To the Editor:
Neighbors, it is the time of year when we all get together with family and friends. Can you imagine what it would be like if you had none and no one wanted you? It is not a happy thought at all.
I'm writing to tell you about "Forgotten Felines and Fidos."
They are a nonprofit, no-kill shelter near New Tripoli and they sure could use your help.
It is particularly difficult to run a shelter like this because if the animals are not adopted, they are kept there for their lifetimes. They also provide spay/neutering services for very reasonable fees.
To the Editor:
The proposed budget cuts to eliminate standby firefighter crews and jeopardize the current level of fire protection/emergency response from the Emmaus Fire Department was thankfully defeated at the recent Emmaus Borough Council meeting.
In light of the Newtown, Conn. school tragedy and other life events, now is the time to remember, affirm, thank and support all emergency service first responders, individual unsung heros, teachers, compassionate caregivers and volunteers who daily give their lives for others.
To the Editor:
We just returned from a trip off the mainland and hadn't seen any news the past two weeks, so when Sam, my husband, turned on the TV early this morning we were really shocked and heartsick to hear of the Connecticut child slaying.
It is beyond being able to describe the anguish and sadness to the families and also others who hurt for them, and can't do anything to alleviate this grief for them.
How to help prevent this from happening over and over in this country – it isn't gun control.
"You only live once," a friend who smoked and drank to excess since his teens would respond when I'd chide him about his body abuse.
Right. So since we get only one shot at life as we know it, shouldn't we try to make it last?
Today, as this friend lies terminally ill, far beyond medical repair, he has regrets.
But it's too late. His 62-year-old body has given up.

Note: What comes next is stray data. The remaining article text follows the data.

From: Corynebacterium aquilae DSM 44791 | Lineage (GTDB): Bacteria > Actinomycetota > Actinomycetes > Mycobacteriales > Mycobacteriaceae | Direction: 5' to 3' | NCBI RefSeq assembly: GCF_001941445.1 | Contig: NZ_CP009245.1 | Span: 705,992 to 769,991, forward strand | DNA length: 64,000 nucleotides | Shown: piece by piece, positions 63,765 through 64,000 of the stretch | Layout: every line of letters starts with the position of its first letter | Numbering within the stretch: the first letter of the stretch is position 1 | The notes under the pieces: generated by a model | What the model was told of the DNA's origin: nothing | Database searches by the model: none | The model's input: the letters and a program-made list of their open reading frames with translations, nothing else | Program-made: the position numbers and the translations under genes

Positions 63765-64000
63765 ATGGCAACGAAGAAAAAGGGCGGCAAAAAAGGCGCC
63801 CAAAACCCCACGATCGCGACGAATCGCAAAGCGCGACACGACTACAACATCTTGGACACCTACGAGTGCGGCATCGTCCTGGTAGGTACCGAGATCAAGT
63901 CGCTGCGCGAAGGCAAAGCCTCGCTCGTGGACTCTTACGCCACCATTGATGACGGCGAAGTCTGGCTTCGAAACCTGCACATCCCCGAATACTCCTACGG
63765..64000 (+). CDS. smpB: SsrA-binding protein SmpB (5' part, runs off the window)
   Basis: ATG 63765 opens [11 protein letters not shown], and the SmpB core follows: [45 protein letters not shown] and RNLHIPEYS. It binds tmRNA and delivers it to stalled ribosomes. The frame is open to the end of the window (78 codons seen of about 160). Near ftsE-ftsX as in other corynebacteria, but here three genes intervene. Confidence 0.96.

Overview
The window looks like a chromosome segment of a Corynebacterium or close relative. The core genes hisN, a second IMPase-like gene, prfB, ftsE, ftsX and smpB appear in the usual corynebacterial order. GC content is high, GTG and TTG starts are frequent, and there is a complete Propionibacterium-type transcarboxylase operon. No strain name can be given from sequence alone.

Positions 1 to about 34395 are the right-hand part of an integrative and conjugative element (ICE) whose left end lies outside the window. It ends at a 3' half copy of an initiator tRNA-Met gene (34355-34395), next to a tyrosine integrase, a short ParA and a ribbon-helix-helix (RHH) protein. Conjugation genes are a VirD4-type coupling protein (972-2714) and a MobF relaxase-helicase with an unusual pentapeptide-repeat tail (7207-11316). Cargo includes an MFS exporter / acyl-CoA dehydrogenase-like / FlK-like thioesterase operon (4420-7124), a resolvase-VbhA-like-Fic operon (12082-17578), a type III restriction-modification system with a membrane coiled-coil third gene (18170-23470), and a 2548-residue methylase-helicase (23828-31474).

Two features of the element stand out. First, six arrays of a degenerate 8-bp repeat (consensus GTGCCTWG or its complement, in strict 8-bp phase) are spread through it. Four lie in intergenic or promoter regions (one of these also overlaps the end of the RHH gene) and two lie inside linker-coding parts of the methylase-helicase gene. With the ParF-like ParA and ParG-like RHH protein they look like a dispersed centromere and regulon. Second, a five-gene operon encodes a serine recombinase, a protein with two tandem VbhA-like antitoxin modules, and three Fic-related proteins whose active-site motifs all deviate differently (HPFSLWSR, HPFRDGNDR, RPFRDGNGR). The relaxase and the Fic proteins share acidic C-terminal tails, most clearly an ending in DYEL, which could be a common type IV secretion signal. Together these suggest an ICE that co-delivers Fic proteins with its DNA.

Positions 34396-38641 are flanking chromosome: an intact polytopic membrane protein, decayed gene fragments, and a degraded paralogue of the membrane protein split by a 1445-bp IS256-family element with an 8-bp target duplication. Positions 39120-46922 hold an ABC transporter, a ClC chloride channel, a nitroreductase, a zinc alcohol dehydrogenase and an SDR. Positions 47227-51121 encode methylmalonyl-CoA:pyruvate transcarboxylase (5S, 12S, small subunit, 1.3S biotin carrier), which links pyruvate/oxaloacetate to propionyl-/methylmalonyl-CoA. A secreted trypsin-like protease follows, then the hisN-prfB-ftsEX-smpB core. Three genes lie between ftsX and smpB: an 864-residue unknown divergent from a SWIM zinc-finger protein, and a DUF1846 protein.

His sad situation reminds me of another friend who died at 50, the victim of lung cancer.
The cool air of winter is now upon us and it is time to make sure we are all prepared for the season.
Most of us probably wish we could snuggle up by a fire with a good book but commutes and travel do not stop because the flurries begin to fall.
Do a routine winter check of your vehicle to ensure you are prepared for anything Mother Nature throws at you.
Check your vehicle's fluid levels and be sure to fill up with a deicing windshield wiper fluid. Make sure your wipers do not streak and think about installing new winter blades.
Many of us attended church on Sunday; I'm not sure if it was because of the upcoming Christmas holiday or the overwhelming need to pray for the families affected by the shooting in Connecticut Dec. 14.
Sermons throughout our area were focused on trying to make sense of this event as well as trying to cope with the overwhelming grief all Americans feel, especially so close to the joyous season of Christmas.
To the Editor:
Even with the magnitude of Friday's events, we can let residents of Newtown, Conn., know we are thinking about them and holding them in healing thoughts.
The children and families of their community are forever changed.
I would love to show support to the school from towns all over our area.
Have the children and/or adults in your family create artwork for the students of Sandy Hook. Even young children can contribute without knowing anything other than they are drawling a picture for other children to "cheer them up" or "make them smile."
Many parents have been asking for guidance on how to talk to their children about the Sandy Hook Elementary School shooting and understand the short and long term impact of the events.
Jodi S. W. Campbell, MS, KidsPeace leader of the critical incident response team, assistant director of organizational development and training, shared with The Press tips for parents to help children in the wake of a large scale tragedy such as this.
Christians are taught "all things work together for good."
This week, it's difficult to see how that can be true for the families and friends of the children and adults who died at the Sandy Hook Elementary School in Connecticut Friday.
I am the mother of five children. They are grown now, but a mother always remembers her children as they were when they were young.
When Laurie was 6 years old, she was an instant mother's helper when triplet siblings joined the family. She would come home from school, put down her book bag and happily snuggle with a baby on the sofa.